Daily Leadership Tips Week #2 – Conflict Resolution Skills.
Many of this week’s principles will help you create a more positive outcome from negative situations.
These principles are excellent when used to calm an angry person or persuade people to see a different point of view. You may not convince the other person every time, but you should see more positive resolutions.
Keep in mind, that if we have not established solid trust by using the principles from last week, resolving conflicts can be much more difficult.
- Be proactive instead of reactive.
- Be slow to anger—especially over petty issues.
- Instead of telling people they are wrong, point out mistakes indirectly.
- Look for some type of common ground as soon as possible.
- If you find that you are in the wrong, admit it.
- Admit one of your own poor decisions before pointing out a similar error by others.
- Mend fences whenever possible.
Leadership Principle #8 – Be Proactive Instead of Reactive.
“Good plans shape good decisions. That’s why good planning helps to make elusive dreams come true.” – Lester R. Bittel
George Bernard Shaw said, “The people who get on in this world are the people who get up and look for the circumstances they want, and, if they can’t find them, make them.”
That is great advice for any leader. People who wait for things to happen are always at least one step behind the people who make things happen.
I spent my first year as a manager constantly moving from one fire to the next. Once the stress became so unbearable, I did something that was entirely out of my comfort zone… I asked for help from my mentor.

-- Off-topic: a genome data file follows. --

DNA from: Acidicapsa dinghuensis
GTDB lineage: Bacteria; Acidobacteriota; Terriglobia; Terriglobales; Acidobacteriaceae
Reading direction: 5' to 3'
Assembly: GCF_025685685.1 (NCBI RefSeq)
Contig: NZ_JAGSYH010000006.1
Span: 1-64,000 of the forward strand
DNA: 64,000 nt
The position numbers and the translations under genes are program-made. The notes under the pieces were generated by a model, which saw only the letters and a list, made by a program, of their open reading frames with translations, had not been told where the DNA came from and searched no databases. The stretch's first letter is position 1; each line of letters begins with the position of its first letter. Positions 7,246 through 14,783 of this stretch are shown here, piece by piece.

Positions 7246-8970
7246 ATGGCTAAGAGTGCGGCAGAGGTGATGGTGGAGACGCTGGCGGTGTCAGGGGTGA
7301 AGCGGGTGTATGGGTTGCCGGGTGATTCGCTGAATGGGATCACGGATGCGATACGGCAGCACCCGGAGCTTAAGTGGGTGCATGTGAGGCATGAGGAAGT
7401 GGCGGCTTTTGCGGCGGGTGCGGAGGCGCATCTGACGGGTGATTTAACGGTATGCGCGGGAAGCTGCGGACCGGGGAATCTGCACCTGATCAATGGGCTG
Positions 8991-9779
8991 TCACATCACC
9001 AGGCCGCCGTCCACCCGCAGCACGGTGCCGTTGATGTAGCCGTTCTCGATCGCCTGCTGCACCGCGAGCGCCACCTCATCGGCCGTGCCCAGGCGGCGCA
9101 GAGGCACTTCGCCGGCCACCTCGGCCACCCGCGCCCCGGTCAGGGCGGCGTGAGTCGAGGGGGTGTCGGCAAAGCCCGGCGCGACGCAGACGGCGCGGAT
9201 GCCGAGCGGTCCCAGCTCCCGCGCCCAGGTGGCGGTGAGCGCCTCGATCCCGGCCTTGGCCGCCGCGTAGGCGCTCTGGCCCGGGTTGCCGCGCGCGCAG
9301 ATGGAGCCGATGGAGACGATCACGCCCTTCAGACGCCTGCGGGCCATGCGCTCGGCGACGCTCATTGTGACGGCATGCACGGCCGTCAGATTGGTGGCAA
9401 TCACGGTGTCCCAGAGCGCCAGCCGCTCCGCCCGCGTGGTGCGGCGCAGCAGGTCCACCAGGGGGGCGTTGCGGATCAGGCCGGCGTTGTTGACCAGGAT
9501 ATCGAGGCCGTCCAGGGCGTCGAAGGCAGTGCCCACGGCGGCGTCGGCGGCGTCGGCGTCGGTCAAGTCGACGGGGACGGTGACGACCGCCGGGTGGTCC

I explained to him what an average day was for me. Then, after he stopped laughing, he asked me a few questions that just floored me.
First, he asked, “How much of your time do you spend planning?”
I tried to explain to him that I had a daily calendar, but he told me that a schedule was a good start but wasn’t enough.
He then asked more questions, “Before you make a decision, do you first look for possible obstacles that could slow down implementation?”
My delayed answer told him all that he needed to know.
His final question was, “How much of your budget do you have set aside for training your people?”
He could tell by my blank stare that I had never thought of any of those things. Then, he gave me a piece of advice that I have found to be invaluable. He said that if I spent more time preparing and planning, then I could better control the outcome.
He was right.
IF YOU ARE CONSTANTLY PUTTING OUT FIRES, TRY BEING MORE PROACTIVE.
Most managers and supervisors think that their job is to look for problems and then come in on their white horse to fix them.
The big challenge with this type of thinking is that once the problem presents itself, we’ve already lost time and money. The manager feels good about herself because she has an opportunity to put out a fire and become a hero. But every time this happens, we are teaching the people that work for us that it is okay to be sloppy. Why not? The boss will always come in and save us.
In order to help our people grow and reduce conflicts, let’s be proactive versus reactive.